For many, like Center for Food Safety attorney George Kimbrell, who coauthored the amicus brief on which the appeals court drew for its ruling, the court’s conclusion was a surprise. He told me that going into the appeal, he had thought it “highly unlikely” that the appeals court would address the issue directly, since neither party to the lawsuit brought it up during the underlying case. For him, it’s this aspect that makes the ruling truly groundbreaking.
He also observed that the FDA has not addressed the issue in a long time. “Perhaps it is time for FDA to go back and make a new determination about the differences in milk,” said Kimbrell.
True — or false and misleading?
What will the FDA do now? According to FDA spokesperson Siobhan DeLancey, Probably nothing. [An editing error previously mischaracterized my analysis of the FDA's probable inactivity as coming from its spokesperson.]
In an email exchange, FDA spokesperson Siobhan DeLancey sent me an excerpt of the current FDA rBST labeling guidelines, which date back to 1994. In it, the FDA allows producers to label milk voluntarily, but clearly doesn’t like it when they do:
FDA is concerned that the term “rbST free” may imply a compositional difference between milk from treated and untreated cows rather than a difference in the way the milk is produced. Without proper context, such statements could be misleading. Such unqualified statements may imply that milk from untreated cows is safer or of higher quality than milk from treated cows. Such an implication would be false and misleading.
She did assure me, however, that, “If the FDA becomes aware of scientific evidence that there is a compositional difference between the two types of milk, it will reevaluate at that time.”
Hmm. Wait a minute. Isn’t that what just happened?
I pointed out to her that the appeals court had just established exactly what the FDA claims has not been established, that rBST-free milk “is safer or of higher quality than milk from treated cows” and referred to reams of data indicating just that. So is the agency going to reevaluate?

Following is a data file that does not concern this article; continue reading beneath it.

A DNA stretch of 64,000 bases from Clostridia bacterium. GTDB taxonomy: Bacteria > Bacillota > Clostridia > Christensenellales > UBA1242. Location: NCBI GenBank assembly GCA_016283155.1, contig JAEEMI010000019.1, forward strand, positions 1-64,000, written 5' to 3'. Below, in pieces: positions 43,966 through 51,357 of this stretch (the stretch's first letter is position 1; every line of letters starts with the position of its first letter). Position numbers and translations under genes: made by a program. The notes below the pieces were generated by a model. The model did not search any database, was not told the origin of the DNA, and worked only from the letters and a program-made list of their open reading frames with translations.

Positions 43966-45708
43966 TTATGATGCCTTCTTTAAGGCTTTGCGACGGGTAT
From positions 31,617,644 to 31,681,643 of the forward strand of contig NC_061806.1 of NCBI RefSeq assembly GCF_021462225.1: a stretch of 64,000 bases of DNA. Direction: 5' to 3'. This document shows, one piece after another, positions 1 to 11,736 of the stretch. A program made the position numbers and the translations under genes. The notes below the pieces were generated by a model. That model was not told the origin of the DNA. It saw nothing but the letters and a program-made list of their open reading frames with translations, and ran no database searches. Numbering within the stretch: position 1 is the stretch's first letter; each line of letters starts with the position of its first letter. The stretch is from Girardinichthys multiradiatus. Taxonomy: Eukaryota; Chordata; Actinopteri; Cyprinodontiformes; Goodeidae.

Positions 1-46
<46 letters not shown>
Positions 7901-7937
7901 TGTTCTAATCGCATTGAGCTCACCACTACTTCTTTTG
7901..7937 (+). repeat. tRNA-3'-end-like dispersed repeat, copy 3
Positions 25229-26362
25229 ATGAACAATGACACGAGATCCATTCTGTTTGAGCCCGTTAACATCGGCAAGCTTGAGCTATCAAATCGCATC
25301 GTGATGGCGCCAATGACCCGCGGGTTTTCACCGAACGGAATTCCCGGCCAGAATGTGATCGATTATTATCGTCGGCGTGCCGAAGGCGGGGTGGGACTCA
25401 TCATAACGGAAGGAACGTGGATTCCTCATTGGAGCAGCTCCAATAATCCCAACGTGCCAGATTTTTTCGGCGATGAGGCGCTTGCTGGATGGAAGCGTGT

The FDA had no comment.
Well, glad we cleared that up. In fairness, the agency has not yet had a chance to review the Ohio ruling. Of course, a consumer group could petition the FDA and demand a reevaluation of rBST milk, so that it — and not its artificial hormone-absent counterpart — would have to be the one labeled. Indeed, there would be no small irony in Monsanto’s campaign to expand the production of rBST-produced milk leading to mandatory labeling for it, much less establishing legal precedent to support labeling of genetically modified foods — the cornerstone of Monsanto’s business — which some advocates say this ruling provides.
And what of the concern that Monsanto will simply push the state of Ohio to appeal the appeal all the way to the Supremes? Well, the Center for Food Safety’s Kimbrell thinks the chances of a successful further appeal are dim. “The bar
is set very high” at this point in the process, he said, and success requires finding “big errors of law… either statutory or constitutional in nature” which this decision simply does not have.
Even so, until and unless someone demands the FDA act in response to this ruling, the appeals court yet may find its most surprising and groundbreaking finding quietly ignored.